Surviving the Pimp

This weekend I watched the Lifetime documentary Surviving R. Kelly. At times it was too much to watch over and over again the girls being sucked into his sickness, to become his harem. I needed a few breaks to get through it.

Even before the last episode, I was thinking of R. Kelly as a pimp, but instead of the girls being put out on the street, they are at his beck and call. No girl, as far as I know, has been killed, But like the pimp game, girls stay for years on end, and those who get out suffer from lifelong post-traumatic stress.

Surviving Black Enablers the show should be called, because we as black people enable black men to engage in rape and sexual abuse. We know all about them, because they are in our families.

Comedian Chris Rock joked about the molesting uncle, and the mother admonishing her children for going down to see him alone. “I told you not to go down there. Now walk it off,” he says to a roaring crowd.

We know who they are, but we do not disclose that information, and we never tell the police. First of all, we don’t trust the police, and we don’t want one more black man incarcerated. We would rather take that secret to our grave. Secondly, we can never believe our men would do it. Thirdly, and perhaps the most tragic, how would we survive without them?

It is true, we are a forgiving people. It is because of the religion that turned us passive 400 years ago, and we have no problems now being on our knees, asking God for deliverance. Being on our feet, demanding accountability is far scarier, and something the black church repeatedly fails to do.

In fact, they are as complicit when they blame the victim. What was she wearing? Why was she in the room alone with him? Did she lead him on? Was she really saying no?

Minister Louis Farrakhan, one of the black community’s most prominent spiritual leaders, blasted Desiree Washington during the Mike Tyson rape case. He said at a rally for Mike Tyson in 1991, "I mean how many times, sisters, have you said no, and you mean yes all the time?"

Except for Ms. Washington’s family, it seemed the entire black community was fighting for Tyson to beat the charges, and in the process making her out to being the villain.

Same with R. Kelly. For over 20 years his avid fans denied the allegations, vilified the accusers, and claimed that these women were just trying to bring a good black man down and take his money.

And this is how these human traffickers, these pimps, these rapists, are allowed to operate with impunity.

The black church wrapped their arms around them because they are easily manipulated. All R. Kelly had to do was sing a few spiritual songs, and they embraced him as the prodigal son returning home. I’m quite sure some dollars being placed in their hands did not hurt either.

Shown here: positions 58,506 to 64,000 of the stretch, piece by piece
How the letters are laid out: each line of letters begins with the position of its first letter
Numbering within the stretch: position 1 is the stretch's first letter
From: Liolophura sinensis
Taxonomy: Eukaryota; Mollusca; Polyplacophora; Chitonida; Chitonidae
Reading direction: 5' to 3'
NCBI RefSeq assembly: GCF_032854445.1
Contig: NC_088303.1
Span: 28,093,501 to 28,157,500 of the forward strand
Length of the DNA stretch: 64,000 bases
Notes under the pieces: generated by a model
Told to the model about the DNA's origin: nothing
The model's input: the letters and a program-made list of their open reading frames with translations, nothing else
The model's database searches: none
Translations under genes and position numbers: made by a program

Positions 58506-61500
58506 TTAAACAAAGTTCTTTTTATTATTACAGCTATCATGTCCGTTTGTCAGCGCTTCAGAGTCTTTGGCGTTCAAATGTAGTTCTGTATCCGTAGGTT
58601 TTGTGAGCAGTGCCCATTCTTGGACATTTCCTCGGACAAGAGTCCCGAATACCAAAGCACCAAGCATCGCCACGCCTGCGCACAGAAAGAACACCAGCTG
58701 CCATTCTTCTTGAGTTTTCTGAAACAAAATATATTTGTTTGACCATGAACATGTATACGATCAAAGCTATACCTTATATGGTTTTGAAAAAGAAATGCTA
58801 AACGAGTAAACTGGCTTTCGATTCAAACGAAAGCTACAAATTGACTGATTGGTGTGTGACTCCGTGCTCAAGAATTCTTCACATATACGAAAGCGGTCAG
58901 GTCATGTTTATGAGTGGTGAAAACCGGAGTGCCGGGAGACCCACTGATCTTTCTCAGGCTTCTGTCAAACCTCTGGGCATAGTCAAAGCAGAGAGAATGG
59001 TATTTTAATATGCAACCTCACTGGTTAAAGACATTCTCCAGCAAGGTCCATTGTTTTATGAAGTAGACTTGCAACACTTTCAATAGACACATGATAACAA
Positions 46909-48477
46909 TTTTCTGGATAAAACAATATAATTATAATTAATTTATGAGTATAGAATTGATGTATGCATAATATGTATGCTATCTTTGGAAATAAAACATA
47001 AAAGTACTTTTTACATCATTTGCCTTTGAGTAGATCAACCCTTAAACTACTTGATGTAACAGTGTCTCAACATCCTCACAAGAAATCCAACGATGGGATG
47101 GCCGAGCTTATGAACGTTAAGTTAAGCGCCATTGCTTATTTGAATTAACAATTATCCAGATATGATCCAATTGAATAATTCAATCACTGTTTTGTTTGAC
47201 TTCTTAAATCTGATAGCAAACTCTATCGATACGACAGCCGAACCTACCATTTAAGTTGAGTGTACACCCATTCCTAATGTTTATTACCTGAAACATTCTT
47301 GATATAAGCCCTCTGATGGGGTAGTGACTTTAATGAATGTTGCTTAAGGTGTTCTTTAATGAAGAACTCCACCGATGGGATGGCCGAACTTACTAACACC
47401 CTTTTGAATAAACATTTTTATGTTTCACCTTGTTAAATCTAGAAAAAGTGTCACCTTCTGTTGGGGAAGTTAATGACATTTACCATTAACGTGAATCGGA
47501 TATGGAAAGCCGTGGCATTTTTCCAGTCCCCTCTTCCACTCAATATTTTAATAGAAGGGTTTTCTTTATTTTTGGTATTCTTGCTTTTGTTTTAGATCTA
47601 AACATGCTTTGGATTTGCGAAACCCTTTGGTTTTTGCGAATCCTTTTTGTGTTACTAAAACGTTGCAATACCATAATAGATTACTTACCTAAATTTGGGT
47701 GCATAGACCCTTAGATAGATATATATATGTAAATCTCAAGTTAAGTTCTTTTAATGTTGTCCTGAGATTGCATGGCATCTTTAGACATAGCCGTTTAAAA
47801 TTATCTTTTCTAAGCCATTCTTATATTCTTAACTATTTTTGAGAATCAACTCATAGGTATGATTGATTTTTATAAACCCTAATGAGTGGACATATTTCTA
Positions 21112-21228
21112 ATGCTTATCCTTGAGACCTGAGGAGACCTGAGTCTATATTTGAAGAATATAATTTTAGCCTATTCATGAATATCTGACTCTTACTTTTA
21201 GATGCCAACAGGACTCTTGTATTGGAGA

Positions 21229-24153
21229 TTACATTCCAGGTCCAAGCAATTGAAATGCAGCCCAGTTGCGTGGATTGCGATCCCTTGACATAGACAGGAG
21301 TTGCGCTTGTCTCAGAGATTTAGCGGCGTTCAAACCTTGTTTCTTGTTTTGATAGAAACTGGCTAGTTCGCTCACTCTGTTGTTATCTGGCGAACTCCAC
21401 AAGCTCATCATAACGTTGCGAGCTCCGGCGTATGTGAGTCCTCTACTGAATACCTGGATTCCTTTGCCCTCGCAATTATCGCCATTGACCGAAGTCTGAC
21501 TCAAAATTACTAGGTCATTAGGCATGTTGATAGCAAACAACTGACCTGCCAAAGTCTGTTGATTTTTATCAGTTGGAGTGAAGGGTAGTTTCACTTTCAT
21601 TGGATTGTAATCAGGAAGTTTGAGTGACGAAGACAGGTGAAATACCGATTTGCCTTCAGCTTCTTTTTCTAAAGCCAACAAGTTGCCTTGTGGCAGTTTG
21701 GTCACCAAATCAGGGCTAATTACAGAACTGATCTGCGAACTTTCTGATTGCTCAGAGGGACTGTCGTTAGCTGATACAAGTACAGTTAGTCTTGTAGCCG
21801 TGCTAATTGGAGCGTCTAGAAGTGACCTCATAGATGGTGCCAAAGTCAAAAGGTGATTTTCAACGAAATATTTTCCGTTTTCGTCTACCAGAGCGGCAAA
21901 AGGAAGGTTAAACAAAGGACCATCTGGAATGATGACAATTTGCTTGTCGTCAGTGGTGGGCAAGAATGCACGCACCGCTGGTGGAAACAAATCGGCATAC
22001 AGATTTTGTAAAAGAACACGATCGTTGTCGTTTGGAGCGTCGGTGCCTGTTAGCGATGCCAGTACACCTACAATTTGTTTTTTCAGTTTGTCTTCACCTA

But it all makes sense. Ever since people began believing that myth that Eve was responsible for Adam getting kicked out of Eden, women have been bearing that pain.

I have absolute contempt for those blindly devoted fans who now are discovering the truth as a result of the serial documentary, for they enabled R. Kelly to remain a human trafficker for over 20 years. They threw themselves at his feet during his 2008 trial, and rejoiced when he was acquitted. They might as well have spit in the faces of the victims, because metaphorically they did.

They have long been part of the problem, and they need to look long and deep in the mirror to see the depth of their vileness.

What would they say to the survivors now? Sorry, I didn’t know? Sorry I didn’t believe you? What if it was one of their family members? What if it was them? But people don’t think that way, do they? They never think it could happen to them, so they are quick to judge.

Besides, to them it is all about the music, not the man. That is how we were able to separate James Brown the abuser and James Brown the musical genius, as well as Ike Turner and Rick James. There is a distinction between the musician and the man? Really?

None of us say that about Harvey Weinstein, Kevin Spacey, and all the other white male celebrities that have been exposed. We love to see that sort of accountability, but our eyes are blind to our own.

Historically we have depicted black women: as gold digging, crude, nasty, vicious, backstabbing over-sexualized bitches and whores. Even more sinister is how we treat them: as objects, pawns to be manipulated for power and control.

So for all our superficial rhetoric of black women being queens and mothers of our civilization, we treat them as dirty peasants confined to a room with a piss bucket.

Black women have had to bear the brunt of struggle to break the chains of slavery and become full citizens with equal protection under the law. Still, in 2019, whether it is violence, rape, sexual assault, these heinous acts are under reported, under investigated, and under prosecuted.

It took the relentless pressure of #MuteRKelly, Time’s Up, and #BlackGirlsMatter to make the industry begin hitting R. Kelly in his pocket. Radio guru Tom Joyner took Kelly’s music off all his syndicated radio shows.

But according to a New York Times article, his music is still in demand, and it may be more difficult for his label, RCA, to contractually terminate him.

Additionally, there are legal hurdles to putting together another case against him. “Even so, any case could be difficult to try. It routinely takes people many years to come forward, by which time memories have faded and records have vanished,” said the Times.

Which means it is possible that R. Kelly will never see a jail cell, nor be financially ruined. What’s worst is there are still a multitude of people who are praying neither one will ever happen, while they continue to cheer him on to fly away.


Ron Kipling Williams